Reliance Jio has been great for consumer, maybe not-so-good for industry: Micromax co-founder Vikas Jain
Once a darling of the mobile market, homegrown brand Micromax is back to reclaim its lost glory. The company, which had slipped into oblivion in the last couple of years, has now firmed up aggressive plans to make itself stand out in the mobile handset market dominated by Chinese players, which together hold about 70% of the industry.
Once a darling of the mobile market, homegrown brand Micromax is back to reclaim its lost glory. The company, which had slipped into oblivion in the last couple of years, has now firmed up aggressive plans to make itself stand out in the mobile handset market dominated by Chinese players, which together hold about 70% of the industry. Micromax co-founder Vikas Jain, in an interview with Mansi Taneja, says the company had taken a conscious decision to take a step back and realign the brand in line with changing technology and preferences of the consumers.
You launched a new product after a year. What went behind the scenes during this period? What prompted you to come back now amid intense competition?
In India, competition is always going to be relevant and it will accentuate going forward. Competition is a hard fact for all the brands operating in the ecosystem, Micromax is one of them. So we are completely aligned to that. What happened in the last 12-24 months is that we have leapfrogged in terms of a telecom economy. The advent of Reliance Jio has been great for the consumer, maybe not-so-good for the industry. The preferences of consumers have changed dramatically and many who were not connected earlier are now connected with the internet. Earlier, there used to be defined, three set of smartphones - entry-level, mid- and high-end. With 4G, the whole scenario has changed and there is more segmentation. The consumers are currently using 7 GB data a month, which was unheard of. When we were on the 3G network, even on my smartphone the consumption did not go over 2 GB a month. So, the whole matrix has changed. Obviously, that meant Micromax, being a mass consumer brand, had to change. We had to restructure our entire portfolio. It was no longer relevant to turn out multiple devices across different price points. The brand had to evolve. We are not technology champions. The ethos of the brand is how it evolves with the lifestyle of consumers. So the consumer defines what should be my roadmap. With the changing preferences, we had to tweak our roadmap.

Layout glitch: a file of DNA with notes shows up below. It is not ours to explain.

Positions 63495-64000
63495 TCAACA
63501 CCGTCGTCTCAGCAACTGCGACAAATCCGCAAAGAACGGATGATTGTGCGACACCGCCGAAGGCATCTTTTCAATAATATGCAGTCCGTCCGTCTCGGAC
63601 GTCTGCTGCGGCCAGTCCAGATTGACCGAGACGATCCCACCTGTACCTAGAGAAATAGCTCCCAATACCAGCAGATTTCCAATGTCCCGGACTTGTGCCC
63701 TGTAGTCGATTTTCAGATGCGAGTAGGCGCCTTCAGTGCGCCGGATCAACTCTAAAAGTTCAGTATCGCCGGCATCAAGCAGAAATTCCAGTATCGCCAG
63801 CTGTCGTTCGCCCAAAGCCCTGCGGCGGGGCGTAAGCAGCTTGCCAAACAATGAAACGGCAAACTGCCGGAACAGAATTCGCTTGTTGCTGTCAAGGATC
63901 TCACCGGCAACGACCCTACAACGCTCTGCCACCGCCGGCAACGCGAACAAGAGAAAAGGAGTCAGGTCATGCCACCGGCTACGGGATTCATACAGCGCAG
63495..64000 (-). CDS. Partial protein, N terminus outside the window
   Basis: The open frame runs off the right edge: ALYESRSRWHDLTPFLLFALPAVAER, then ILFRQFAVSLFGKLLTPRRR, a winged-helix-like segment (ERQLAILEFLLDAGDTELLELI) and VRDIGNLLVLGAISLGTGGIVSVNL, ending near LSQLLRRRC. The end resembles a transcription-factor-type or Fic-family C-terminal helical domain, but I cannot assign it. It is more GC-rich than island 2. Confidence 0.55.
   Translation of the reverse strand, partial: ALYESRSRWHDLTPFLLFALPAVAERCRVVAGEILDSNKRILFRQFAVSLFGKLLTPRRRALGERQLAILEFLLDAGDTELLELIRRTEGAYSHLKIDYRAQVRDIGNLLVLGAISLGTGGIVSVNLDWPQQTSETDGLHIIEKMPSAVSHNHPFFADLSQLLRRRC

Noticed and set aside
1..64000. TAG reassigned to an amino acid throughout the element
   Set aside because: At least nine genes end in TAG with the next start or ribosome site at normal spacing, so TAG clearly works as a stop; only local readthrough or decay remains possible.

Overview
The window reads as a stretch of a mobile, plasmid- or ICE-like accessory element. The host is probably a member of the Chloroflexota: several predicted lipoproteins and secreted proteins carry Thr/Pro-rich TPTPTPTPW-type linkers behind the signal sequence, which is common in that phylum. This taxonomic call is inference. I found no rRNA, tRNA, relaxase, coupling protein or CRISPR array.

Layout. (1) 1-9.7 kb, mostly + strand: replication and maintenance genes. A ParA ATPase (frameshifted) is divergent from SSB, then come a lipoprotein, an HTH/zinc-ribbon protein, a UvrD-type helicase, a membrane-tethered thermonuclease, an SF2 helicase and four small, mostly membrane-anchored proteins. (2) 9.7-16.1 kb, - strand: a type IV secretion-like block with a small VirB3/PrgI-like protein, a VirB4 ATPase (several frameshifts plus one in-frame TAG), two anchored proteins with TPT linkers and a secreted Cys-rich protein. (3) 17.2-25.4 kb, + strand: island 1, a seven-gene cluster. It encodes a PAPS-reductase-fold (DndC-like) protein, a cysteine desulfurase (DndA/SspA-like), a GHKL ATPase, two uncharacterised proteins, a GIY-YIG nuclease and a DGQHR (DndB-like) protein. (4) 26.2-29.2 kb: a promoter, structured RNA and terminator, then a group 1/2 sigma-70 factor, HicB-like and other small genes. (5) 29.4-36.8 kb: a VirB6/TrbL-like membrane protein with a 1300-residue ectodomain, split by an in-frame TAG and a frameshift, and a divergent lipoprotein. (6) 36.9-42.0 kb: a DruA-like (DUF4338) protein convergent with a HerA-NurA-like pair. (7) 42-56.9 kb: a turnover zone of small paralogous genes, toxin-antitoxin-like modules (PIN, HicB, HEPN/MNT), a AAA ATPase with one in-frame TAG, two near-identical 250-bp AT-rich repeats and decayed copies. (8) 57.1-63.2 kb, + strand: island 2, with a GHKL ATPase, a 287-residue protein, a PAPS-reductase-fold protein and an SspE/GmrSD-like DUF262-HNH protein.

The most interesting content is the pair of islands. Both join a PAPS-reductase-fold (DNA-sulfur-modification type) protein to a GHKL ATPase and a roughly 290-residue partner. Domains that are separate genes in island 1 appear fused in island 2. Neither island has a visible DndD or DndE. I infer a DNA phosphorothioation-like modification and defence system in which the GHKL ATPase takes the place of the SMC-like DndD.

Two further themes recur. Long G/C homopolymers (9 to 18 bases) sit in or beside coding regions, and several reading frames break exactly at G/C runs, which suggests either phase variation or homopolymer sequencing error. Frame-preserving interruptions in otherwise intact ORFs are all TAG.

Don’t you think you missed a crucial period where you could have raised your market share and expanded rapidly?
Being a consumer brand it is very relevant to have the confidence of the consumers; no point in trying to sell something to the consumers which they will find irrelevant after six months. That is the not the lifecycle of a smartphone in India. We are still talking about at least 14 months of an average lifetime.
How do you think your brand has evolved?
As the ecosystem is changing, we are aligning with it. There is nothing which is going to be fundamentally or radically different at Micromax. But since the expectations of consumers are changing, we are just realigning ourselves to that. Probably two years back, Micromax would have released 40 phones in a year. I don’t foresee that happening now. I don’t think we will be releasing more than 15 to 20 models a year, maximum. And that would also depend on how fast the technology evolves. So much evolution has already been done on the hardware side - display and other features such as a long battery life, sensor technology. It has come to a level where how a phone A will be different from a phone B. It will be all about the entire experience. For instance, if a consumer has medical needs, the consumer would love if one can bring apps allowing virtual/live chat with the doctor.